Ad Astra Blog

Lighten the Pressure on Provosts

by Ad Astra

How Hiring Full-Time Faculty can Increase Revenue

1_YqSFN0TXqaEdpcKfHOORlAInside Higher Ed recently released their 2018 Survey of College and University Chief Academic Officers highlighting “The Pressure on Provosts.” While I agree with Inside Higher Ed Editor and Co-Founder Scott Jaschik that free speech, academic freedom, civic engagement, and campus culture were important issues this year, there is one structural issue buried in the article and findings of their report that deserves greater attention: an increasing reliance upon part-time faculty.

Over the past five years, the number of chief academic officers who now believe that they are increasingly relying on part-time faculty has grown to 63 percent. At doctoral public institutions, 95 percent of chief academic officers now report relying significantly on non-tenure track faculty. Overall, only 8 percent thought they would become less reliant on non-tenure track faculty. These findings seem to be supported by data I collected that overlap this five-year period, but extends back 40 years.

In the figure below, over the past 40 years, the number of full-time, tenure-track faculty (red line) has declined by about 50 percent while the number of part-time faculty (purple line) has increased by 66 percent.


As many chief academic officers know, the decision to rely increasingly on part-time faculty has profound educational implications. In my previous research, I found that part-time faculty were significantly less likely to report engaging in experimental course content or teaching methods than their full-time colleagues. Other research has found that full-time faculty are more likely to be on campus, and spend about 50 percent more time per credit hour than their part-time colleagues. At public institutions, this also impacts student completion. Every ten percent increase in full-time faculty is associated with a 2.65 percent increase in the graduation rate.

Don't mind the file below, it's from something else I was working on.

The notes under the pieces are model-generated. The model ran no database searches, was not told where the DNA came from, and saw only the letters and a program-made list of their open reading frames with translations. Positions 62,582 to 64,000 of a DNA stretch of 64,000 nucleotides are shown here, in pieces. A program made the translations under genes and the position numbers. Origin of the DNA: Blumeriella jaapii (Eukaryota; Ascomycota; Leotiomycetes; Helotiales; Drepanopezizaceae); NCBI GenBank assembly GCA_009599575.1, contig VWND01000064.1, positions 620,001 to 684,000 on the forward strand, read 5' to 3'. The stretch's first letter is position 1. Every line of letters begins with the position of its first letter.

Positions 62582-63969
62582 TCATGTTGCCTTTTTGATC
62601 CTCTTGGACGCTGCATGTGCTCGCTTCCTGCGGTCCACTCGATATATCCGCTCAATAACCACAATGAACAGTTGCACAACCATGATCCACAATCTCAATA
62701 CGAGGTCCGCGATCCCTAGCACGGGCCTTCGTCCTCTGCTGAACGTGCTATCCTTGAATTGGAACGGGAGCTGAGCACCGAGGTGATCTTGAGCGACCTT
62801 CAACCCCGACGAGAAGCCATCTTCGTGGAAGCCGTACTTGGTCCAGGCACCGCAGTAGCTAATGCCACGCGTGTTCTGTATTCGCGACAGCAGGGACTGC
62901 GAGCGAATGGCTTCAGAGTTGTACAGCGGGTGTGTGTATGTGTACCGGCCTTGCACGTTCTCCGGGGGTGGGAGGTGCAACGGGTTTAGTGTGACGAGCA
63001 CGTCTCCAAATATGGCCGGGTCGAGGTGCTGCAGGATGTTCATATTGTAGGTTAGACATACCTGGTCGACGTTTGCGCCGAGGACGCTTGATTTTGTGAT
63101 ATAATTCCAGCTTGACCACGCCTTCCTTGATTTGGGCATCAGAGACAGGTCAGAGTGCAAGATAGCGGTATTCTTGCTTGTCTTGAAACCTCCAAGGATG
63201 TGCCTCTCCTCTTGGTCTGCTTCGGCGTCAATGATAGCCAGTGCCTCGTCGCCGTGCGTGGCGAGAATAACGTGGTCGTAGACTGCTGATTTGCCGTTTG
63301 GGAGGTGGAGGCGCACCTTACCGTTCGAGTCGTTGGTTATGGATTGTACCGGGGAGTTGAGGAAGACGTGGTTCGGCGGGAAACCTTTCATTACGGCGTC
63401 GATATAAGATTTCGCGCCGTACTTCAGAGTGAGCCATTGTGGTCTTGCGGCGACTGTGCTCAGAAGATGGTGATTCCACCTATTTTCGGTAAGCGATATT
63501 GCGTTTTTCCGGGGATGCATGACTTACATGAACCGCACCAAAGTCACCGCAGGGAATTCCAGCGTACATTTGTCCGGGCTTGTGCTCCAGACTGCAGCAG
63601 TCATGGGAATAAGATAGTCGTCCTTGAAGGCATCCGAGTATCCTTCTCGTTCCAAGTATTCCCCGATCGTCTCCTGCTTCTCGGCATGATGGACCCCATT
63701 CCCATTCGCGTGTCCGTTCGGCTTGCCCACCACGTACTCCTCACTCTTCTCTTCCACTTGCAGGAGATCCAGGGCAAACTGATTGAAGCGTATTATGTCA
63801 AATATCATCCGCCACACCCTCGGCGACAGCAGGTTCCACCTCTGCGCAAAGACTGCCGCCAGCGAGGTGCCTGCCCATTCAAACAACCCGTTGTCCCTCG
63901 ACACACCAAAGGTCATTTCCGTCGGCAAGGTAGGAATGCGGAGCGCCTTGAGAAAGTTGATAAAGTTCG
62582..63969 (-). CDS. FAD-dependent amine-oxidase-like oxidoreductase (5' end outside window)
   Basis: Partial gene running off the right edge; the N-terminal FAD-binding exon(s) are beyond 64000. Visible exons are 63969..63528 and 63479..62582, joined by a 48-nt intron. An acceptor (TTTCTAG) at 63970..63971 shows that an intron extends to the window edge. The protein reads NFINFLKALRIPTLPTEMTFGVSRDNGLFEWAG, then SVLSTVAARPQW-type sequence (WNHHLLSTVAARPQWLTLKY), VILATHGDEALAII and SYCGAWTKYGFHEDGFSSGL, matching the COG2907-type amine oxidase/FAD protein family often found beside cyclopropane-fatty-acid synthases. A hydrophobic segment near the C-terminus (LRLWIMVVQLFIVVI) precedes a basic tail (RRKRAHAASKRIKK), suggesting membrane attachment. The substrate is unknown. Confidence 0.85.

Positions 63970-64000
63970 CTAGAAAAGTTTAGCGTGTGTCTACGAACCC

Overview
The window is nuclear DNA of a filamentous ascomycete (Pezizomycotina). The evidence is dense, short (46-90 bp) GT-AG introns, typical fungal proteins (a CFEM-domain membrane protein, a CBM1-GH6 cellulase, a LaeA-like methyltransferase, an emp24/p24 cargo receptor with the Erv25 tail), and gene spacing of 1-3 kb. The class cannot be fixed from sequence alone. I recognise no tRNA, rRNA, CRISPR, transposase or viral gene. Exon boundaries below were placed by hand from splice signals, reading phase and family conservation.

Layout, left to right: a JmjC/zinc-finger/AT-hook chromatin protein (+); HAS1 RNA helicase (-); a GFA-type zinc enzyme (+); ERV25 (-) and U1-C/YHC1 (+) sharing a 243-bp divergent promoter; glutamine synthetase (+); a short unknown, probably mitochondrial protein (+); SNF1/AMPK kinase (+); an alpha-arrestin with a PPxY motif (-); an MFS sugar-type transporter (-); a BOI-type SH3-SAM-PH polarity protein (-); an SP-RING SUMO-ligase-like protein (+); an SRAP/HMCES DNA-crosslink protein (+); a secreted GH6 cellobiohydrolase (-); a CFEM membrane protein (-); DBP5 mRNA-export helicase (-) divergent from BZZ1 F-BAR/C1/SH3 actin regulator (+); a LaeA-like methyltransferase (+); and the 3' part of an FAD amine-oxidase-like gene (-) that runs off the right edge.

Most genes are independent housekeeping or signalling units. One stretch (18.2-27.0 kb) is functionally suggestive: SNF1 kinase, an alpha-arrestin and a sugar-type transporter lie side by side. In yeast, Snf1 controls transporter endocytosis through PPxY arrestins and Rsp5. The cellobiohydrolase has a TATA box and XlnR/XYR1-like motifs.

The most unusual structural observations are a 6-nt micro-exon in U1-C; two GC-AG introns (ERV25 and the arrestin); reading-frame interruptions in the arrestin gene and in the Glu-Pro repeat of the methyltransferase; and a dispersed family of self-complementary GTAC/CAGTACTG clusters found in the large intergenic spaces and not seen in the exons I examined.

Having been both a full- and part-time faculty member, my personal experience seems to mirror these findings. While I did my very best as a part-time faculty member and have stayed in touch with several of those students across the years, my part-time status was no substitute for the time and attention I was able to pay when I was a full-time faculty member.

From this “Pressure on Provosts,” two things seem clear: if chief academic officers are to rely increasingly on part-time faculty, they will need a better system, and the present reliance of part-time faculty need not necessarily be the case.

First, if chief academic officers decide they cannot rely on full-time faculty because of fiscal constraints, the sheer number of part-time faculty teaching the same course offerings can increase the need to coordinate room assignments and faculty by up to 300 percent. If you have a full-time faculty member teaching four courses, and you decide to hire four part-time faculty instead, you’ve effectively created 300 percent more work in terms of personnel management.